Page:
The tomb of the last queen of Egypt, Cleopatra, has long been a mystery to archaeologists.
Despite the great fame of the legendary queen of ancient Egypt, immortalized for thousands of years as a beautiful seductress, her tomb is one of the great unsolved mysteries of archeology. Cleopatra was the greatest woman of an age and one of the most iconic figures in the ancient world.
Some believe that she was buried in Alexandria, where she was born and ruled from her royal palace, a city decimated by the 365 AD tsunami.
Others suggest that her final resting place could be some 50 kilometers away, in the ancient temple of Taposiris Magna, built by her Ptolemaic ancestors in the Nile Delta.
In 2020, two mummies of high-status individuals, who were contemporaries of Cleopatra, were discovered in Taposiris Magna, as they were originally completely covered with gold leaf, a luxury that could only be allow those who belonged to the highest echelons of society.
The mummies were radiographed, establishing that they were female and male. They could be priests who played a key role in maintaining the power of the pharaohs. One carries an image of a scarab, symbolizing rebirth, painted in gold leaf.
Although Cleopatra was the last of this dynasty to rule the Ptolemaic kingdom in Egypt for almost three centuries, not a single tomb of any Ptolemaic pharaoh has been found.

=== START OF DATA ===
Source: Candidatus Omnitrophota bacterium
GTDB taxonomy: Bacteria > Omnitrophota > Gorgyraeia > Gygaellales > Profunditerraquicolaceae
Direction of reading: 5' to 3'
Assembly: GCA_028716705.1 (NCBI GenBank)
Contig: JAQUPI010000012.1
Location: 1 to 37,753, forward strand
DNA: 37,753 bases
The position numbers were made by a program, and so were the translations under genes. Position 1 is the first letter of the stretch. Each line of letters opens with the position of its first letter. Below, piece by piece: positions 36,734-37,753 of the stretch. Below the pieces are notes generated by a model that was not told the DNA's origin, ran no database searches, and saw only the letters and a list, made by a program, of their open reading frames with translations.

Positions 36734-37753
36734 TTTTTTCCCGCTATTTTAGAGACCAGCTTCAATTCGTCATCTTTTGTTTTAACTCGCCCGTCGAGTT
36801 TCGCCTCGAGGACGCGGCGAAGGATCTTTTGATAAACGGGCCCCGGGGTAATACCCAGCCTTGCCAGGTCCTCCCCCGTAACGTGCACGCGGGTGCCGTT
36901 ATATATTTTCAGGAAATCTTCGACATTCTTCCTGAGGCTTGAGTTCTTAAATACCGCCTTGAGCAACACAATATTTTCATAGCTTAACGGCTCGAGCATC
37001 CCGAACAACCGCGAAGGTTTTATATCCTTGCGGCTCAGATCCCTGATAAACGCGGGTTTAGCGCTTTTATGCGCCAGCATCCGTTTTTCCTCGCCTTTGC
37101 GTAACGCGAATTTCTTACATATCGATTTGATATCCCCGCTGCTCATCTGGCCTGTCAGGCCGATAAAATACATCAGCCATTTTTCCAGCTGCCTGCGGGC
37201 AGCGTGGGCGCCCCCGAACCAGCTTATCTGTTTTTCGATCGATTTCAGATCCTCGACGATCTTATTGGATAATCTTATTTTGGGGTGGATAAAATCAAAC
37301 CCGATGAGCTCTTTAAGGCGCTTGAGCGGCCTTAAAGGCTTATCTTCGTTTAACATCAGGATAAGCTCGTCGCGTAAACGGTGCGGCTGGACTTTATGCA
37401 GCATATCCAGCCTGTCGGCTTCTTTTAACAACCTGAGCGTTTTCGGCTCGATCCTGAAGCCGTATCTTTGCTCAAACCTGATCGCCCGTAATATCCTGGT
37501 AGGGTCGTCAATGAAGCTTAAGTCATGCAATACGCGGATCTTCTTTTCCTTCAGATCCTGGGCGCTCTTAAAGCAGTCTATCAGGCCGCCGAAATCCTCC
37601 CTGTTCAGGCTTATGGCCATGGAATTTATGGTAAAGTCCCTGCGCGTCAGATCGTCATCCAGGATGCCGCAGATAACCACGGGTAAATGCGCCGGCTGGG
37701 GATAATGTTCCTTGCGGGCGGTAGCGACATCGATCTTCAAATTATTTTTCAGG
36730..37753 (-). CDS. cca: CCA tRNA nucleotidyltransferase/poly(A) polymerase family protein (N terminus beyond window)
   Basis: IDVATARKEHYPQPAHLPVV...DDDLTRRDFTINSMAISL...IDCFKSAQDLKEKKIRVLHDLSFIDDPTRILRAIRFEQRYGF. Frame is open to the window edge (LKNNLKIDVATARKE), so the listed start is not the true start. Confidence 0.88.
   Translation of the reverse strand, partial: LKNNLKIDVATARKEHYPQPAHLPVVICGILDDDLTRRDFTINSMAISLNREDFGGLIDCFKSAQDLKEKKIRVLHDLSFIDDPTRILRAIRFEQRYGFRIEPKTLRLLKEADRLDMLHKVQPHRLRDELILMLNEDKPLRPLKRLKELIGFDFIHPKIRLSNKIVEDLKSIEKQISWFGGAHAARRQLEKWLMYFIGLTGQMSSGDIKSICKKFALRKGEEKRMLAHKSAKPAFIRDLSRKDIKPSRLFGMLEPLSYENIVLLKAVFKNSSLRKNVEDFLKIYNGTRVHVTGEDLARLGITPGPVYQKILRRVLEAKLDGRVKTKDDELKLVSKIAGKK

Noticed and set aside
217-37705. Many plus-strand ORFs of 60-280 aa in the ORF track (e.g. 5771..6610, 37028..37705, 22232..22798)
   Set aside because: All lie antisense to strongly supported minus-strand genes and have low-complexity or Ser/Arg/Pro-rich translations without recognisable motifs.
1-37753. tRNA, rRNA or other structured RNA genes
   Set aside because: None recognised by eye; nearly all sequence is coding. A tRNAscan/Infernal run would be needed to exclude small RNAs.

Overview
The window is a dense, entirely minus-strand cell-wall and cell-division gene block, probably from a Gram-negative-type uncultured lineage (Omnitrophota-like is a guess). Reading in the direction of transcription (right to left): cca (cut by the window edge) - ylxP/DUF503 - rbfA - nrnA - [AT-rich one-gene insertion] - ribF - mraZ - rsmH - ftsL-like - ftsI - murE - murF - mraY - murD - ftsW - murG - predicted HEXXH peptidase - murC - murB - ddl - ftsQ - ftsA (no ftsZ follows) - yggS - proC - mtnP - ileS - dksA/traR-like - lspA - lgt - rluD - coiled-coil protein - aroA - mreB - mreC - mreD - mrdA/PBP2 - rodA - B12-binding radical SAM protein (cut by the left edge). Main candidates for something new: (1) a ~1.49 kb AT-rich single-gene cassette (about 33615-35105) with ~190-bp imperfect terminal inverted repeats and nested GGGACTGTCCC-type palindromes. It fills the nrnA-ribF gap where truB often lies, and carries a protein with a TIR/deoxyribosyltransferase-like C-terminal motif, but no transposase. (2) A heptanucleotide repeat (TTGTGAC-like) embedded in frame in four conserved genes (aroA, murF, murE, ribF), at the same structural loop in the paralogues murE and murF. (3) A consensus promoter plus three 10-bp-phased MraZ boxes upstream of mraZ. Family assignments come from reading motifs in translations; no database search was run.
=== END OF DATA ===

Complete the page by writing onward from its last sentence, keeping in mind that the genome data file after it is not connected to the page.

In the place of the altar of the temple (Taposiris Magna), where the priests would have made offerings to the gods, 200 coins with the name of Cleopatra and her face have been discovered.
This find directly links the queen of Egypt to Taposiris Magna and reveals a strong image of the queen on these coins, appearing with a prominent nose and double chin, not like the classic beauties about her that have been immortalized in movies.
But are we about to discover Cleopatra’s grave?
At the site of Taposiris Magna they have been finding other remains dating from the time of Cleopatra, including the treasure of coins minted during her reign that we mentioned earlier.
Despite hopes, it is unlikely that Cleopatra was buried on Taposiris Magna. Many of the scholars believe that Cleopatra would have been buried in Alexandria, possibly in an area that is now under water.
And it is that in the last two millennia, coastal erosion has made parts of Alexandria, including an area that houses Cleopatra’s palace, are now submerged.
One would also have to count on the probability that Cleopatra’s tomb was destroyed sometime in ancient times or even buried under the modern buildings of Alexandria.
The search for Cleopatra
The location of Cleopatra’s final resting place has been a subject of much speculation and remains tempting. It’s no wonder we haven’t found Cleopatra’s grave yet; in fact, there are very famous people from antiquity whose graves have never been discovered (excluding cultures where cremations were the norm and the practice of building large tombs did not exist).
For example, the location of the tomb of Nefertiti or of Alexander the Great.